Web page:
Unlike the statistics of many crimes in the United States, useful insurance fraud statistics are difficult to compile and maintain. Why are the incidents of insurance fraud, while quite prevalent, difficult to track? There is not a nationally designated insurance fraud investigation system, leaving the discovery and punishment of insurance related crimes to a number of private, state, and federal agencies. With so many agencies using various techniques and data management systems, useful statistics related to insurance fraud and consumers are spread throughout a number of resources. What are some insurance fraud statistics which consumers should be aware?
Medicare, Medicaid and medical claim fraud compose the largest numbers of investigated insurance fraud cases in the United States. With nearly $60 billion dollars lost annually to fraud, Medicare and Medicaid fraud cases include questionable activities on the parts of patients as well as physicians or other healthcare related providers. Medical claim fraud depletes government funded healthcare, costs taxpayers billions, and drives up private insurance rates.
Medical identity theft is on the rise. According to a 2010 research study, more than 1.4 million consumers have fallen to medical identity theft—with many being forced to pay for medical care that they did not receive to regain health care eligibility. Despite these statistics, many healthcare providers do not request photo identification for services—relying solely on information provided on insurance cards and through patient registration—and making prosecution of such fraud difficult.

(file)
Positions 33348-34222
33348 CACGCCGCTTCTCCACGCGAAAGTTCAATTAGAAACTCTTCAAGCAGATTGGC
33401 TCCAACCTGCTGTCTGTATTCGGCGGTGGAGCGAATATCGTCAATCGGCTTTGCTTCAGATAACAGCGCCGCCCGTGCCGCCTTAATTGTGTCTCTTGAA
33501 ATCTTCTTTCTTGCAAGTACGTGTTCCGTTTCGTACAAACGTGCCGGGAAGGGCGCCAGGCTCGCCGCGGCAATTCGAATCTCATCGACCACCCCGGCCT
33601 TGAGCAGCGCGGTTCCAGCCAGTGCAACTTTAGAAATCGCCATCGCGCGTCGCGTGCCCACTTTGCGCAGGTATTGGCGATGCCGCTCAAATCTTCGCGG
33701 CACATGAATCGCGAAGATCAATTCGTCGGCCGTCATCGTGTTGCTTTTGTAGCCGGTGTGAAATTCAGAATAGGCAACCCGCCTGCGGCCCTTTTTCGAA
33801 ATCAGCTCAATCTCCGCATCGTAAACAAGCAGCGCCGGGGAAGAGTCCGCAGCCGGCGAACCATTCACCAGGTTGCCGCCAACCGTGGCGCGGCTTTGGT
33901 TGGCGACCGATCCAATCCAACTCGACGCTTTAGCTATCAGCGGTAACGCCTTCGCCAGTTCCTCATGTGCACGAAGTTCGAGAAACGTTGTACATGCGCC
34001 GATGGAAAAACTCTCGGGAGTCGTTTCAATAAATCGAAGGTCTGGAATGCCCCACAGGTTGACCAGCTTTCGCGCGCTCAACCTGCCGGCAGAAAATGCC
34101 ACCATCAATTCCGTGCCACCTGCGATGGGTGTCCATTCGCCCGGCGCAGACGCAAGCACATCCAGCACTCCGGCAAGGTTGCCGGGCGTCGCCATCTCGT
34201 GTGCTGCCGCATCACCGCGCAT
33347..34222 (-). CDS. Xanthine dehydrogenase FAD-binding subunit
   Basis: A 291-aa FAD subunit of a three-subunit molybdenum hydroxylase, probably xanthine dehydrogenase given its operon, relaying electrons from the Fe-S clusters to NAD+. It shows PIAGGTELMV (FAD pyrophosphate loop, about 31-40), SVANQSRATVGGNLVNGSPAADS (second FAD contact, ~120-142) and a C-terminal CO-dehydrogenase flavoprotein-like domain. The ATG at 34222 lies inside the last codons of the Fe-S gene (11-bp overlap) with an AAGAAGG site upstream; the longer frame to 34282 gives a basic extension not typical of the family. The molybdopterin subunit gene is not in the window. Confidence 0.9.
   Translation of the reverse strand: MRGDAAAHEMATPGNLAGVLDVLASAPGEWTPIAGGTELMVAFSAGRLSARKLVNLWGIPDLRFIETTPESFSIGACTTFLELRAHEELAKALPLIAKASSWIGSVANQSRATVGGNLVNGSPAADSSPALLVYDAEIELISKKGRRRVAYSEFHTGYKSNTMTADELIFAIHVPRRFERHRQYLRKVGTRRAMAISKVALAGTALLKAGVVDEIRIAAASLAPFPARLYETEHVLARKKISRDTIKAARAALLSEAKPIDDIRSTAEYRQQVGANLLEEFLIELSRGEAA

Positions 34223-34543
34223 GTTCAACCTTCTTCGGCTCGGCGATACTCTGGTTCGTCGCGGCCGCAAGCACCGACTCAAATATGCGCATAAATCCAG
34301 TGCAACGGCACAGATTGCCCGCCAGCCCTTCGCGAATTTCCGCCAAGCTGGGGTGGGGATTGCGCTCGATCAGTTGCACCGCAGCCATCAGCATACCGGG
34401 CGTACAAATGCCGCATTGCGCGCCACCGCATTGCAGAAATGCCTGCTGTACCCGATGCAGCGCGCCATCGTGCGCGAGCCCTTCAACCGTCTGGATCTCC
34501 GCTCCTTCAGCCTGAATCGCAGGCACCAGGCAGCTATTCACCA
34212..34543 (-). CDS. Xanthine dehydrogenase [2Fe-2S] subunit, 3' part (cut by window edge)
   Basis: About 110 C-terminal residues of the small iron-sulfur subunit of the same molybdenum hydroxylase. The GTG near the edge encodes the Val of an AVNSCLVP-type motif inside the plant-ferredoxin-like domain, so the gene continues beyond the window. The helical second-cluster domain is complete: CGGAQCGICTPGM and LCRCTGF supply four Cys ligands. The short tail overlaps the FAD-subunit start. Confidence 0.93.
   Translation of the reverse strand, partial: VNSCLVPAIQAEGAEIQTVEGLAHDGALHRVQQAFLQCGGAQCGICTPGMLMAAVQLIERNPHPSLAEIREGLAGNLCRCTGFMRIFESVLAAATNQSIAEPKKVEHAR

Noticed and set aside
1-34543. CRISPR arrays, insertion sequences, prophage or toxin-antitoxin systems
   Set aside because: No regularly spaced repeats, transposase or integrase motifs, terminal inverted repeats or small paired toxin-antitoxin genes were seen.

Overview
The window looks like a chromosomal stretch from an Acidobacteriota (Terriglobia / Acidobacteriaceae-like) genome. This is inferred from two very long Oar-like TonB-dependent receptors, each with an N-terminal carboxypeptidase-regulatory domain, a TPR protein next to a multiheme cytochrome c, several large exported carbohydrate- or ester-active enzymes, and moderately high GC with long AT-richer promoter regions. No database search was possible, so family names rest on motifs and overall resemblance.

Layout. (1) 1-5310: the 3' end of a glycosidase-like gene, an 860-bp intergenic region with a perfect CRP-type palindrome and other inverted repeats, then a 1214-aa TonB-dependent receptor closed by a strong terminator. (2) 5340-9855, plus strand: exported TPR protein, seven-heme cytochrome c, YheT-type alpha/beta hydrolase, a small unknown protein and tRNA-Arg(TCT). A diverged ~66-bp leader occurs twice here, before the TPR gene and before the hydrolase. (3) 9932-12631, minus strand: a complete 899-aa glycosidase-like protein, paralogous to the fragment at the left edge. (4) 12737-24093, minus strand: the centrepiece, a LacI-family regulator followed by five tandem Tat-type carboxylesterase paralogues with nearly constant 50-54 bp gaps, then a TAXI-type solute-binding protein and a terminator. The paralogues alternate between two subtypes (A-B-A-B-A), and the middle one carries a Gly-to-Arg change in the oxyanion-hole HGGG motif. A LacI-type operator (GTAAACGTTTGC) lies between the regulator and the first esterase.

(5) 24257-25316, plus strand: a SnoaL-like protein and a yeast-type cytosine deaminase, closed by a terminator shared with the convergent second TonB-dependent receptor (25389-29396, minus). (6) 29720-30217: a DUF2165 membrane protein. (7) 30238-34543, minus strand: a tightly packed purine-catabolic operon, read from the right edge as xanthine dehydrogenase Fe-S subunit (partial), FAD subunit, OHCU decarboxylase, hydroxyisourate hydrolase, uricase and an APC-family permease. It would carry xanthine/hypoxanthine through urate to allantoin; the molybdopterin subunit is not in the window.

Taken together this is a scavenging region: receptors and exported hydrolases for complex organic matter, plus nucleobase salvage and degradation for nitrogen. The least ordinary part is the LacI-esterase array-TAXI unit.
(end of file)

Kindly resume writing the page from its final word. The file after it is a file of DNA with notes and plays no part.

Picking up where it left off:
Insurance funded prescription drug abuse and narcotic fraud cases add to the prescription drug problems. With doctor shopping, poor communication and limited tracking methods between health care providers, pharmacies and regulatory groups, securing prescription drugs for personal addictions or for resale has become a reality. it is estimated that $80 Billion dollars is lost annually by private insurance companies on fraudulent prescriptions.
Staged auto accidents continue to plague auto insurers and drivers. Staged auto accidents account for billions of losses annually to auto insurance providers. Such staged accidents typically result in fraudulent injuries that are difficult to prove as false—such as sore muscles, sprains, strains or non specific aches and pains—and it is not uncommon for the accident fraud rings to include physicians, pharmacists and a number of other health service providers.
Slip and fall frauds cost businesses and homeowners billions annually. As with staged auto accidents, slip and fall injuries are often difficult to prove as false by nature—leaving businesses and homeowners targeted for claims and expenses reaching nearly $2 billion annually in the United States.
Fraudulent arson cases hinder claims for legitimate arson fire victims. The Insurance Information Institute states that arson accounted for 30,500 fires in 2008—with approximately 14% of those being intentionally set for financial gain from insurers. While determining that a fire was arson related is one matter—determining the arson was fraud motivated is another. Insurance companies obviously do not pay for proven fraud arsons—but, the investigative process may lead to delayed or denied claims on legitimate non-fraud arsons as well.
In spite of the costs of fraud to consumers and businesses, insurance fraud remains an ever present issue with which the insurance companies must contend.
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